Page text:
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The foraging zones of breeding royal (Eudyptes schlegeli) and rockhopper (E-chrysocome) penguins: an assessment of techniques and species comparison
journal contributionposted on 2023-05-16, 11:48 authored by Hull, CL
This study used VHF telemetry, time-depth recorders (TDRs) collecting geolocation and sea-surface temperature data, and foraging-trip durations to describe and compare the foraging zones of royal and rockhopper penguins at Macquarie Island. VHF telemetry was unsuccessful, but TDRs were deployed 61 times across the four stages of the breeding season (males during incubation, females during incubation, guard stage and creche stage) during the 1994/95 and 1995/96 austral summers, with 37 providing data for analysis. The errors inherent in geolocation made it impossible to determine precise foraging zones and overlaps between the species. However, sea-surface temperature data and foraging-trip durations provided estimates of foraging zones. Both species foraged in waters of the same temperature (6.8-10.8Â°C), representing the same regions of the polar frontal zone. It was estimated that rockhopper penguins did not travel as far as royal penguins, providing some degree of segregation in foraging zones. When the data were assessed contemporaneously, to take into account the 3-week asynchrony in the breeding season of the species, the overlap in foraging zones was small.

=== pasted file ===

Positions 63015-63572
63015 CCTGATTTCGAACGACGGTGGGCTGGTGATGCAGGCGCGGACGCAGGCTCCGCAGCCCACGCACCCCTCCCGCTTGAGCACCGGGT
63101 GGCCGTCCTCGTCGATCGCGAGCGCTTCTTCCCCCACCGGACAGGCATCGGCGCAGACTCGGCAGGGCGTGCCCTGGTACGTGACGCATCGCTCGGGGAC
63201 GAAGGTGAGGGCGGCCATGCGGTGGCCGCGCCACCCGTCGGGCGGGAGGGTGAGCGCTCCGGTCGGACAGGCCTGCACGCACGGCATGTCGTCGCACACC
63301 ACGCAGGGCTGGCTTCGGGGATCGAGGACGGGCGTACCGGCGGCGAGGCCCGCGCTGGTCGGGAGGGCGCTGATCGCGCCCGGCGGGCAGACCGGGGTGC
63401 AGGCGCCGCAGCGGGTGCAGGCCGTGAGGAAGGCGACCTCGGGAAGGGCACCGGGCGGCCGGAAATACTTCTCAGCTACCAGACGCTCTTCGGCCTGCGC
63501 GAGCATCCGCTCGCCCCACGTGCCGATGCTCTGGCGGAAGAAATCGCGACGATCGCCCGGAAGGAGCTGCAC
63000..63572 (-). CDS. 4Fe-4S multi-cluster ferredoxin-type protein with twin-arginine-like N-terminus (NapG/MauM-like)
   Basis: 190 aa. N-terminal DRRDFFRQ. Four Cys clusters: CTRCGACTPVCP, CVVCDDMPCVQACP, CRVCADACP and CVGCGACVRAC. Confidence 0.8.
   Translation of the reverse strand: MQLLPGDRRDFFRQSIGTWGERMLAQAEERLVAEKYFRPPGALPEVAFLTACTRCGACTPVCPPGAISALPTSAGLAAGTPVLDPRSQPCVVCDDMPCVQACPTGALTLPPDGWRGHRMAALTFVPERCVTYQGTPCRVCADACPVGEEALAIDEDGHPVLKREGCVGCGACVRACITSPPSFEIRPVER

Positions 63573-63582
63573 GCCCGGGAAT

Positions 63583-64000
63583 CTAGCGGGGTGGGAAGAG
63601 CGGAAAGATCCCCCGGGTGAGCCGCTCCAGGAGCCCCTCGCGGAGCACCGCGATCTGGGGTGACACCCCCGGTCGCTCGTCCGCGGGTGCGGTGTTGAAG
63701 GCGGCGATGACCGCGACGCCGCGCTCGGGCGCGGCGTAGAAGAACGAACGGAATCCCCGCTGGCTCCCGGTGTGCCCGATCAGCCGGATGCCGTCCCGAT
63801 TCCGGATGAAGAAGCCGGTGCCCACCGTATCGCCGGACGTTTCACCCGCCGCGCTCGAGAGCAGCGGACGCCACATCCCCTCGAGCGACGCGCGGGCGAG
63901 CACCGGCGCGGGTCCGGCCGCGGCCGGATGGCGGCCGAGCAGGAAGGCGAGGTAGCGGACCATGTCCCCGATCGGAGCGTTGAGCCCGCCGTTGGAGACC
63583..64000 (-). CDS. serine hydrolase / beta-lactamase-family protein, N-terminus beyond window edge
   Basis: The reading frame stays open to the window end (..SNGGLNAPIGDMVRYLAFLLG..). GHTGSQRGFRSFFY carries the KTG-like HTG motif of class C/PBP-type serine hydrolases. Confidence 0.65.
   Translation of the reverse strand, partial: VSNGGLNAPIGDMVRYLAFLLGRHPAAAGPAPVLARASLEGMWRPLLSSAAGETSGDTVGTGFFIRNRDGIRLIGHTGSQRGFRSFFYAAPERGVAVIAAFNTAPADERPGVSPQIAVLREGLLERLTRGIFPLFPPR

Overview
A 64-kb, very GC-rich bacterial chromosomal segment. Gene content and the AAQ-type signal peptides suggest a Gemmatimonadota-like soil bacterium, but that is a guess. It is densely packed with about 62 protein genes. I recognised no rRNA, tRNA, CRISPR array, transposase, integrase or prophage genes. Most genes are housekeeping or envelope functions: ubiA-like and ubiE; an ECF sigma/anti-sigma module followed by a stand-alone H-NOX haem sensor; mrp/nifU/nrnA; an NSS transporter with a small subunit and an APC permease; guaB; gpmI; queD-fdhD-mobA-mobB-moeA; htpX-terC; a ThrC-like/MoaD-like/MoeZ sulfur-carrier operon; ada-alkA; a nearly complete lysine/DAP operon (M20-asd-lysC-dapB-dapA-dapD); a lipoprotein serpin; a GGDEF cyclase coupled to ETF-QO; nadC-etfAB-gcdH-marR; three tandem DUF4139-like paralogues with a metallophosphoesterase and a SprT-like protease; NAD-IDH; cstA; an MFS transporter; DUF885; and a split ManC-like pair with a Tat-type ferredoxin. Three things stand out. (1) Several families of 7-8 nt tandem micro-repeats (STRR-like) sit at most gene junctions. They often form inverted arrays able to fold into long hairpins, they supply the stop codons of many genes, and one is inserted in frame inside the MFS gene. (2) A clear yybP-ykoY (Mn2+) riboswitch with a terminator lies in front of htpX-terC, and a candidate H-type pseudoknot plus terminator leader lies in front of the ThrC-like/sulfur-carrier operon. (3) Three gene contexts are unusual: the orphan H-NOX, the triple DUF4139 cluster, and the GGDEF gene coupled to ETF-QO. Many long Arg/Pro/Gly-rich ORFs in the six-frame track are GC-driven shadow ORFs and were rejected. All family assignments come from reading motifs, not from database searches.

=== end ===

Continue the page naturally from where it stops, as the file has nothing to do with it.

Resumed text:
Publication titleWildlife Research
Department/SchoolInstitute for Marine and Antarctic Studies
Place of publicationCollingwood, Australia
Socio-economic ObjectivesAssessment and management of coastal and estuarine ecosystems